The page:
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It’s a pretty rare thing today when a coffee consumer has the opportunity to communicate with, much less buy from, the coffee farmer. Hawaiian coffees provide a delightful exception, and few, perhaps, are more delightful [coffees and farmers, alike] than Bob and Cea Smith of Smithfarms on the Kona coast of Hawaii.
Smithfarms is a five acre family-owned and operated farm, some 1,800 feet up the slope of Mauna Loa [itself 13,300 feet]. Bob and Cea are clearly passionate about their arabica typica coffee trees [and macadamia nut trees, and their honeybees]. While not certified organic, they use no insecticides, their coffee is naturally shade grown, hand-picked and sun dried, and they practice sustainable farming, aided in no small part by Bob’s degree in tropical agriculture.
Smithfarms offers two green coffees – “Estate Grade Run” flat berry coffee [a mix of unscreened number 1, fancy and extra fancy grades] and Kona Peaberry. This profile is of the Kona peaberry, as I favor peaberry coffees. There’s little reason to believe that the Estate Grade Run coffee would differ substantially, if at all, from the peaberry’s profile.
For a peaberry, these are big beans, and very uniform. I’m finding very few defects, even for a premium coffee like this–about seven or so per pound. [I *have* found a couple very small lava-rock type pebbles. No problem in the air-roaster, but mind your grinders.]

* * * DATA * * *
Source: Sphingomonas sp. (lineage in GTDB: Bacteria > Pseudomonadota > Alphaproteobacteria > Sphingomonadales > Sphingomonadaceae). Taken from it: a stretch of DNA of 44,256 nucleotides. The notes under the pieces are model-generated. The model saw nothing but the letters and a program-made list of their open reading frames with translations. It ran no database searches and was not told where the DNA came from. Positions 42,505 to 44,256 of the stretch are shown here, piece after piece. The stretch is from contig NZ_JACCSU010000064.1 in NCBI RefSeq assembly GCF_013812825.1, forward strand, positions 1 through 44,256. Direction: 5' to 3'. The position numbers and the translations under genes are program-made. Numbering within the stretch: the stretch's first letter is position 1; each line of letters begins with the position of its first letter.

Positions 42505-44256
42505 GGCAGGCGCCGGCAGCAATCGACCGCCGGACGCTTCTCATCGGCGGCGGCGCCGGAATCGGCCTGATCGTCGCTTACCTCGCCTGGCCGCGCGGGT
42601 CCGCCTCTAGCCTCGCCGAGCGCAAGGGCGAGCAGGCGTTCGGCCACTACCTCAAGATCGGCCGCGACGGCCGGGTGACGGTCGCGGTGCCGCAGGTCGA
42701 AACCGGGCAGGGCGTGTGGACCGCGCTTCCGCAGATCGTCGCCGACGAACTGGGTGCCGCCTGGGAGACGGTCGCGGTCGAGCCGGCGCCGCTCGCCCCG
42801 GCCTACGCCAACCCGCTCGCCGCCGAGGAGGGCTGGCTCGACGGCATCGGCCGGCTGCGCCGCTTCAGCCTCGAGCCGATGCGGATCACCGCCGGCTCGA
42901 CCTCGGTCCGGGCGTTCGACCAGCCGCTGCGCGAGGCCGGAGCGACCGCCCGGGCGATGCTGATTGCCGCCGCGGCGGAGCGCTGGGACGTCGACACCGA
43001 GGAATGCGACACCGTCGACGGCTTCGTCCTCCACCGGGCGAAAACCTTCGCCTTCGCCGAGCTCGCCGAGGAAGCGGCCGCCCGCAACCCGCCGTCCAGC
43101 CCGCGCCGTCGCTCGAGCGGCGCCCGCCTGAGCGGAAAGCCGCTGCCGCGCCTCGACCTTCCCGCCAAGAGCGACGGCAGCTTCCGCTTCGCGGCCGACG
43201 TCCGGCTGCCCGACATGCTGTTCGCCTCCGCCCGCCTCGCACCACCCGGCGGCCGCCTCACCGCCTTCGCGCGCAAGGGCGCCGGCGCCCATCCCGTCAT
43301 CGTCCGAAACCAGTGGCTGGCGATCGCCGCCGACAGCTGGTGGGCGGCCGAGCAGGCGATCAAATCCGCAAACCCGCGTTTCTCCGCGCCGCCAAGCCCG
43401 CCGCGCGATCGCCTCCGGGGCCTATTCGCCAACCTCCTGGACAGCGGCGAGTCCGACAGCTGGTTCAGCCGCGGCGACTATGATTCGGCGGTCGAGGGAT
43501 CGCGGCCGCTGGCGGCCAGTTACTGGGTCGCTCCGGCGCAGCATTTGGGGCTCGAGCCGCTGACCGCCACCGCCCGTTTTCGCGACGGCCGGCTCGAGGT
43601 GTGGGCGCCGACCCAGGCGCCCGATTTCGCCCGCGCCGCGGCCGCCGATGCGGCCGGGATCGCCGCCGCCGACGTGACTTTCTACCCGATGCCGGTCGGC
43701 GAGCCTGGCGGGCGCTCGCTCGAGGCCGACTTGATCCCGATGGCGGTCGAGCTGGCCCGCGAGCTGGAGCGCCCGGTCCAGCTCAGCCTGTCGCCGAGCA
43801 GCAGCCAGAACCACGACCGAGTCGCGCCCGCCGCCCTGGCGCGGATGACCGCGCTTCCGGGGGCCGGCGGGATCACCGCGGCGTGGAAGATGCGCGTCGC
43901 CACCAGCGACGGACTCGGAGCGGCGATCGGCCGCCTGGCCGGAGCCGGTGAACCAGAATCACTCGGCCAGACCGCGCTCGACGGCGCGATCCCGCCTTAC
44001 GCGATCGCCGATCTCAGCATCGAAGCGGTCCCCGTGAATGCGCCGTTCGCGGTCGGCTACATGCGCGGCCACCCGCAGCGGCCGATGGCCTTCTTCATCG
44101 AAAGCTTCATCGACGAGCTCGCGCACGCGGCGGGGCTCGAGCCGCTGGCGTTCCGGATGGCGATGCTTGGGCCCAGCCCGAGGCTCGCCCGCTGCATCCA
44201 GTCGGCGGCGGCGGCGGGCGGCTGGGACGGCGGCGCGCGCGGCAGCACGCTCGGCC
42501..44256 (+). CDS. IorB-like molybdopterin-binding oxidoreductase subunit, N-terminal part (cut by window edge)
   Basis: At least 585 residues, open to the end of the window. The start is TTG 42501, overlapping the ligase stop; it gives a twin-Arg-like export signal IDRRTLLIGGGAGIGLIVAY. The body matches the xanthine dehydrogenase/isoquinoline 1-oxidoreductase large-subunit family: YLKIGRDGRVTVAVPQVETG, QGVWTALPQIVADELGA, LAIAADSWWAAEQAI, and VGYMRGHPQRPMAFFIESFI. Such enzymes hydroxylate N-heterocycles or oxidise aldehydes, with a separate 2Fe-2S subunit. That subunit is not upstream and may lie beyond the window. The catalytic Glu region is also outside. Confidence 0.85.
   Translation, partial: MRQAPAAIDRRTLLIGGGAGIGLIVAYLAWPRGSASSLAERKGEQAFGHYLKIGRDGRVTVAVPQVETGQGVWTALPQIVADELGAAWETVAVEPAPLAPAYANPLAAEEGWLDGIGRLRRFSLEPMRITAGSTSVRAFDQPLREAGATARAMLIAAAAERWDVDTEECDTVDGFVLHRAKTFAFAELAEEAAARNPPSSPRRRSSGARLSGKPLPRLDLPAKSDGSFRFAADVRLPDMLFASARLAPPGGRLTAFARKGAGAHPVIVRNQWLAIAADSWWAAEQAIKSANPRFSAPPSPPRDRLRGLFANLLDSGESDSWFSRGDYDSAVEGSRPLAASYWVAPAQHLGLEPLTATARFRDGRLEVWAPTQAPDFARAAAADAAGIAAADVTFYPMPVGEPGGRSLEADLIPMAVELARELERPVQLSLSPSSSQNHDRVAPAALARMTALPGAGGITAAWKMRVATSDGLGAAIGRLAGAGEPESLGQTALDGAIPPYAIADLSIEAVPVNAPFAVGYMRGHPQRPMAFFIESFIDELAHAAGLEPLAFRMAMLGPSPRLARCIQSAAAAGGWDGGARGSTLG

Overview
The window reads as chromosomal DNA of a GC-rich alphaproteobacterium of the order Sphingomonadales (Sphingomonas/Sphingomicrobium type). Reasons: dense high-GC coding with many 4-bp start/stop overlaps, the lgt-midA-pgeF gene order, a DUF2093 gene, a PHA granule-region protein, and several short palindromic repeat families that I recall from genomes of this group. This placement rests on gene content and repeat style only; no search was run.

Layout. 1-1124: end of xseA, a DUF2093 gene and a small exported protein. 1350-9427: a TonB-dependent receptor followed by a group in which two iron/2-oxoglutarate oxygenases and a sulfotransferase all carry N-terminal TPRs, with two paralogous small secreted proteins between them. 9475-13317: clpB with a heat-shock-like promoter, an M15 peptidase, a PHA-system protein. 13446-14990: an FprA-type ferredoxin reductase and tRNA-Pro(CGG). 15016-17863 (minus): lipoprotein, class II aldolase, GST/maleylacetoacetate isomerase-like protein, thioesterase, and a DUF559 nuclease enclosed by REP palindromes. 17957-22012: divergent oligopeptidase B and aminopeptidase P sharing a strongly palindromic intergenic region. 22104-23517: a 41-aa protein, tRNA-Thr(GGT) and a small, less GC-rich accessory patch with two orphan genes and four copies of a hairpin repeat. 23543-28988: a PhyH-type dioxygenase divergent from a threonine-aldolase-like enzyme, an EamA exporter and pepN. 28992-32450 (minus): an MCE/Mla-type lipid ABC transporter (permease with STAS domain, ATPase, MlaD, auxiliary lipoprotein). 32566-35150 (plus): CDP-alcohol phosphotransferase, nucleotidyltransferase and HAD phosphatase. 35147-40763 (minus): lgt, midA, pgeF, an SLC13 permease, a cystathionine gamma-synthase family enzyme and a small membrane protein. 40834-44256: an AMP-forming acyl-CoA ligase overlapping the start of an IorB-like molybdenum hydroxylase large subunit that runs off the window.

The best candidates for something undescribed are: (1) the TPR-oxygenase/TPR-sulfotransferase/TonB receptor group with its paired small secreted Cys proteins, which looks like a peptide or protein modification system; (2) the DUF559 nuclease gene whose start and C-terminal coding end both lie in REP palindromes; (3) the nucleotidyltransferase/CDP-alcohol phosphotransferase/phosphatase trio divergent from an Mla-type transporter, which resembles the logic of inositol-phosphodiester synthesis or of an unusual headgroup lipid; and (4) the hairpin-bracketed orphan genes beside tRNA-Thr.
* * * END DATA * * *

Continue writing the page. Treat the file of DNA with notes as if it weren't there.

Smithfarms has produced what I view as the archetypical Kona coffee–a very clean, light, well-balanced cup. It is intensely fragrant dry, and nearly so brewed in the cup. This is a very bright coffee. It’s acidity would likely carry well into a Full City roast, though, frankly, I don’t go there. It is a fairly light coffee, though I find more body in this cup than I often do in a Kona… I suspect that if the peaberry has any impact at all it contributes to its slightly richer mouth-feel. It’s flavor is nutty, sweet and refreshing, and it fairly begs to be drunk with chocolate. There isn’t the slightest hint of wildness, or earthiness… it is a distinctly clean cup. It’s more delicate flavor, alas, leaves it wanting only for a stronger, or longer, finish.
It would be a shame to roast this coffee too long, and chance losing its distinctly Kona characteristics. As for me, I roast to a Light City [the lightest I roast any coffee.] This is a good coffee to roast by nose. Pay close attention to the roast as first crack comes to a close… the moment that you no longer smell any hint of grassiness be ready… and at the very first hint of pungency, hit the cooling switch or dump the beans to your cooling tray.
Kona has finally rounded the corner to once again deserve its reputation as a premium island coffee. And Bob and Cea at Smithfarms should be proud of their contribution to the cause.